Freeze Warning issued April 30 at 2:51PM MDT expiring May 1 at 8:00AM MDT in effect for: Baca, Bent, Crowley, Custer, El Paso, Fremont, Huerfano, Kiowa, Las Animas, Otero, Prowers, Pueblo, Teller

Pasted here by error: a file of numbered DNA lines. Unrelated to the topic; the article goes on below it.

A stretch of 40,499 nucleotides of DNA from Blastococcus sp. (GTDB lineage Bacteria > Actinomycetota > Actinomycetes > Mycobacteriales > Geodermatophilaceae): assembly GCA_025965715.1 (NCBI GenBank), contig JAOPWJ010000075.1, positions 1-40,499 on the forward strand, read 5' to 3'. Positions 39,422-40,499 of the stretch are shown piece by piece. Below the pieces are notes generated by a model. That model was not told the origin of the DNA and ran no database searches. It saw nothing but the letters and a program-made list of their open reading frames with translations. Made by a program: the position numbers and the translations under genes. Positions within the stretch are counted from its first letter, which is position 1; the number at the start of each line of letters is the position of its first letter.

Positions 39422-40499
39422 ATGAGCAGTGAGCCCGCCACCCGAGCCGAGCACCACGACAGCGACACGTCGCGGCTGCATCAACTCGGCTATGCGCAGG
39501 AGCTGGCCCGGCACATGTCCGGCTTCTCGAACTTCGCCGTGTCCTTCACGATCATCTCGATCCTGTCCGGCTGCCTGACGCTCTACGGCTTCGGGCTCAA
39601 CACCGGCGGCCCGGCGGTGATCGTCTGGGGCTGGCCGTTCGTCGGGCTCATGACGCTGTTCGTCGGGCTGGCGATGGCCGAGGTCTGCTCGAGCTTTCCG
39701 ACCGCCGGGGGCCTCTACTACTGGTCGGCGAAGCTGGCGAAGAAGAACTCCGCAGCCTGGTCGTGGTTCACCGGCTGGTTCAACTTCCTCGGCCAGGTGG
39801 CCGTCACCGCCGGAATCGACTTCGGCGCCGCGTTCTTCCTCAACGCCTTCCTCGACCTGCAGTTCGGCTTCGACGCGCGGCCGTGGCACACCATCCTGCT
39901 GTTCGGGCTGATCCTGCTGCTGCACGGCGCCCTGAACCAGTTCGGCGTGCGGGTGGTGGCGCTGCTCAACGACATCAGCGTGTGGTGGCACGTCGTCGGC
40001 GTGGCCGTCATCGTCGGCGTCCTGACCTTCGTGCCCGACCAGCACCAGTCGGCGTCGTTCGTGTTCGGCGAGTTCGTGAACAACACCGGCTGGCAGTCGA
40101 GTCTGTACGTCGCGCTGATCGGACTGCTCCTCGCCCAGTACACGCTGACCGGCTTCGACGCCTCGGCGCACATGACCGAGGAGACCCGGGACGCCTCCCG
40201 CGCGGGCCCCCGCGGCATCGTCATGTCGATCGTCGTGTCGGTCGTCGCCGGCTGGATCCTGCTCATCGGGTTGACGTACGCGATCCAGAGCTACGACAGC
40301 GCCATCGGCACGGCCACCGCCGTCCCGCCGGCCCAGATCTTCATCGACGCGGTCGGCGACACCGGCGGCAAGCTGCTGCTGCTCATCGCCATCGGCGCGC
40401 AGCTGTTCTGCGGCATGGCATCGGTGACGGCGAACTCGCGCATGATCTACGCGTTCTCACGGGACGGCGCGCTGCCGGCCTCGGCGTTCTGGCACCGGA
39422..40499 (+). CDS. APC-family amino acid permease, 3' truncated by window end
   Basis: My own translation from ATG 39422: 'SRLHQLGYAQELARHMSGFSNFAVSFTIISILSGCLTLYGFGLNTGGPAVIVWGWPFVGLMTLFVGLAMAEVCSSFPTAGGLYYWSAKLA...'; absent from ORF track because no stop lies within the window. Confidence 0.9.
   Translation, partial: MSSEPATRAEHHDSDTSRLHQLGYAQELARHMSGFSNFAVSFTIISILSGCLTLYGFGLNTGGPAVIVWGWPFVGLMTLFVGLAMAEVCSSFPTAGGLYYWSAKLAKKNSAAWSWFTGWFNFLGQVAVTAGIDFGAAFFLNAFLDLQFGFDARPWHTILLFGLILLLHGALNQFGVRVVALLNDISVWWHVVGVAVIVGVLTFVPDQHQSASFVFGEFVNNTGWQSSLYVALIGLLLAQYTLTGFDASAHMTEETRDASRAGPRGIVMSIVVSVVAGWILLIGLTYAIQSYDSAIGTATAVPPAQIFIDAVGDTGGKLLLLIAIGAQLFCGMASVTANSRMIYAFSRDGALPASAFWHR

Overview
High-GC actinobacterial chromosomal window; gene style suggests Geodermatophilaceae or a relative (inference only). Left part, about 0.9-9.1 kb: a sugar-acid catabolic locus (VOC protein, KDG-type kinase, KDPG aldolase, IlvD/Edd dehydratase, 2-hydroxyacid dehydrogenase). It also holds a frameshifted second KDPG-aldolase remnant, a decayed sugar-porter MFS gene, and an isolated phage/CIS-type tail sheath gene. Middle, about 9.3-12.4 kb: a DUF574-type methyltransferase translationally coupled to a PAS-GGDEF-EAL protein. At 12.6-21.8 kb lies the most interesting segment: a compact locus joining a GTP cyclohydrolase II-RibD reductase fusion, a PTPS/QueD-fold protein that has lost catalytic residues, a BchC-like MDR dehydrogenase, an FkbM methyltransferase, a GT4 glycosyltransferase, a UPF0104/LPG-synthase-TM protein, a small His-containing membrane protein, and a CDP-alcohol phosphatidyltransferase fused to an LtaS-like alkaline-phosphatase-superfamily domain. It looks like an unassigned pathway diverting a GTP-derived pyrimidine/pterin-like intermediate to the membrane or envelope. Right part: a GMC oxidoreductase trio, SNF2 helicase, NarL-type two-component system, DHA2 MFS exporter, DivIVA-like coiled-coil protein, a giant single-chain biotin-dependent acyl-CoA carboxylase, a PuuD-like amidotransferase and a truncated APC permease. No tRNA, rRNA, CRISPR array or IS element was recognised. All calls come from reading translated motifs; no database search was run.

Occupy Denver is looking less and less like a protest and more like a homeless camp, two months after it began.Sidewalks are littered with junk, and people are sleeping under tarps. What started as a movement has attracted Denver's seedy side."Everywhere you go, you find them drinking, drunk, smoking pot. I mean, they're using it as a party place, " said Dave Antencio, who is homeless.It's a hard sight to see for Civic Center Conservancy Director, Lindy Eichenbaum-Lent. This past summer, crews finished $9.5 million in bond improvements. They widened sidewalks, put in benches and planted grass."Unfortunately, Civic Center's Broadway Terrace is a completely different place than it was just a few months ago. The city had to stop irrigating it sooner than they would've liked because of this habitation," said Eichenbaum-Lent.She said they wouldn't know exactly how much damage has been done until protesters leave."Free speech should be synonymous with Civic Center, but urban parks are not built for long-term habitation. The Denver taxpayers are going to be the ones left with the bill," she said.Occupy Denver protester Dwayne Hudson didn't have much sympathy for the burden this could put on taxpayers, but he admitted some of the people causing most problems aren't really behind the Occupy movement."They can have that noble sentiment about the grass, but there are lives at stake. However, any action that hinders growing this body concerns me because I don't want people alienated from here," he said.For now, shantytown will stay put, unless someone has a change of heart. It's unclear whether the city will go in and clean up the clutter.